It is a trend that is catching on. First China bought gold from the International Monetary Fund, then it was the turn of India. Now, Sri Lanka has jumped onto the bandwagon.
Countries are buying gold like there is no tomorrow.
Sri Lanka’s central bank said it had been buying gold to diversify its reserves amid volatile currency markets, days after India announced it had purchased 200 tonnes of the precious metal, by doling out hard cash. (Link)
Dennis Gartman, founder of The Gartman Letter, told CNBC Monday that the price of gold will “continue to go up until it stops.”
“It is a gold bubble and to say otherwise it’d be naive,” Gartman said. He called the trade on the precious metal: “mind boggling and unbelievably crowded,” but also said he is currently long — or betting gold will go higher.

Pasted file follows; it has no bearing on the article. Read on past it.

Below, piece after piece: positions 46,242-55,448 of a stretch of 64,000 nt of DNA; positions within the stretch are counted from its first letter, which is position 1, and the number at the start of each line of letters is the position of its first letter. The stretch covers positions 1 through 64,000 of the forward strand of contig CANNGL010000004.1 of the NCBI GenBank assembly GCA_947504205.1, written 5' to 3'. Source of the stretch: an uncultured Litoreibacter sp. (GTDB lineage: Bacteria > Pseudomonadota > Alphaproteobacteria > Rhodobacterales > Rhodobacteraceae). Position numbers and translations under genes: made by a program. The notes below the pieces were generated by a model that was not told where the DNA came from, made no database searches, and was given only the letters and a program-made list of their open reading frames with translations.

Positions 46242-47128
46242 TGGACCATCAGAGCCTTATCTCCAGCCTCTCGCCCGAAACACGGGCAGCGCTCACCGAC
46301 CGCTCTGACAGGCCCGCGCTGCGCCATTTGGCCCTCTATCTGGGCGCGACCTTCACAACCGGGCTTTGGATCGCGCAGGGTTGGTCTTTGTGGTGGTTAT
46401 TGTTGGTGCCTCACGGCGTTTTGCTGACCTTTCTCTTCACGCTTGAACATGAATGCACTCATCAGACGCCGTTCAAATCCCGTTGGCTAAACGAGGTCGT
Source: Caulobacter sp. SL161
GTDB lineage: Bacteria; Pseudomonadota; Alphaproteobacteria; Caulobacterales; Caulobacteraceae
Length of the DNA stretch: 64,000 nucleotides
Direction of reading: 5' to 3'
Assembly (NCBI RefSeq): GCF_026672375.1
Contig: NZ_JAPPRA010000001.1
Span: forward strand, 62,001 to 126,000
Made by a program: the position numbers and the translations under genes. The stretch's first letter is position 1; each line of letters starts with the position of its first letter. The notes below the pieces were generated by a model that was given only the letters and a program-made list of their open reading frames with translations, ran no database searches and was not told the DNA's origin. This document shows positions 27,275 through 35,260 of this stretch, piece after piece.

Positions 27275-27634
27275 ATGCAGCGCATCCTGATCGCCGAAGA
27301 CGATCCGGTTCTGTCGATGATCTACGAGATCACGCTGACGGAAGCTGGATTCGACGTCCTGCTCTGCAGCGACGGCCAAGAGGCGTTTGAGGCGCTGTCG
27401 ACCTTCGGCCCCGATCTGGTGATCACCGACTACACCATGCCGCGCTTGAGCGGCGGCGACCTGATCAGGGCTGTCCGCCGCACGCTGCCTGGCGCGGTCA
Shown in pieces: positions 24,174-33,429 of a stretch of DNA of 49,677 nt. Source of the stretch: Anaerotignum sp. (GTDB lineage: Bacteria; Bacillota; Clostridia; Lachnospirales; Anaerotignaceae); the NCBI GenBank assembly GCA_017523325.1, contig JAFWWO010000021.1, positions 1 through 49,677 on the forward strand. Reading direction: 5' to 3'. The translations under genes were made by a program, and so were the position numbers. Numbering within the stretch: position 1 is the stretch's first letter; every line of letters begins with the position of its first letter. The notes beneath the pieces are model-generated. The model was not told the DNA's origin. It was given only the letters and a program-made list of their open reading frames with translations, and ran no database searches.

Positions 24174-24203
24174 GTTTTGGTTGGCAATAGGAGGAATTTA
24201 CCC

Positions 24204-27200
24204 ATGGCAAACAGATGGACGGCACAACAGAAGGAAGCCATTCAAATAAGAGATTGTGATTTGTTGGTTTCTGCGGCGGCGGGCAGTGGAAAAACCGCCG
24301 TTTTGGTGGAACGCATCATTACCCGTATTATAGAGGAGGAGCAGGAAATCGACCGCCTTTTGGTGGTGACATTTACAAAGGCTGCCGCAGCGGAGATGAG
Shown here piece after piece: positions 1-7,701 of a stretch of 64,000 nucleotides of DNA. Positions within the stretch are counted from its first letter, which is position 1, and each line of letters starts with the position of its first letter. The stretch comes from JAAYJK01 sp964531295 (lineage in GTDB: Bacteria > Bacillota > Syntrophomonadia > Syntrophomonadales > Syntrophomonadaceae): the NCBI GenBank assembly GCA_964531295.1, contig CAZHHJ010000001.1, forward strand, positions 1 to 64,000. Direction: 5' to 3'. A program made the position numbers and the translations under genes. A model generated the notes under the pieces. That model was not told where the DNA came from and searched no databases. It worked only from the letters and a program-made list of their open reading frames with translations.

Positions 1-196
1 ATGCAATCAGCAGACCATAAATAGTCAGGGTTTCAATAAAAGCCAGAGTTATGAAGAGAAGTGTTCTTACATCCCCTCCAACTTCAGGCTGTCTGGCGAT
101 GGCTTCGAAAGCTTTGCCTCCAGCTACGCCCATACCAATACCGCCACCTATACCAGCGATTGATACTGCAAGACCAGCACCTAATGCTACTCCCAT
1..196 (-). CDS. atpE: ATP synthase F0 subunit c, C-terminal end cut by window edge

According to Gartman, gold’s Friday low of $1,102/oz is the floor. If it breaks that support, he suggests investors should “head to the sidelines.”
When asked for a proper place where to put money as a hedge against inflation if it’s not gold, Gartman tipped Canadian and Australian currencies.
“If you’re going to be any place, be there,” Gartman said.
Australia’s central bank has already raised interest rates twice in the last couple of months and Canada is preparing to hike its key lending rate, he said.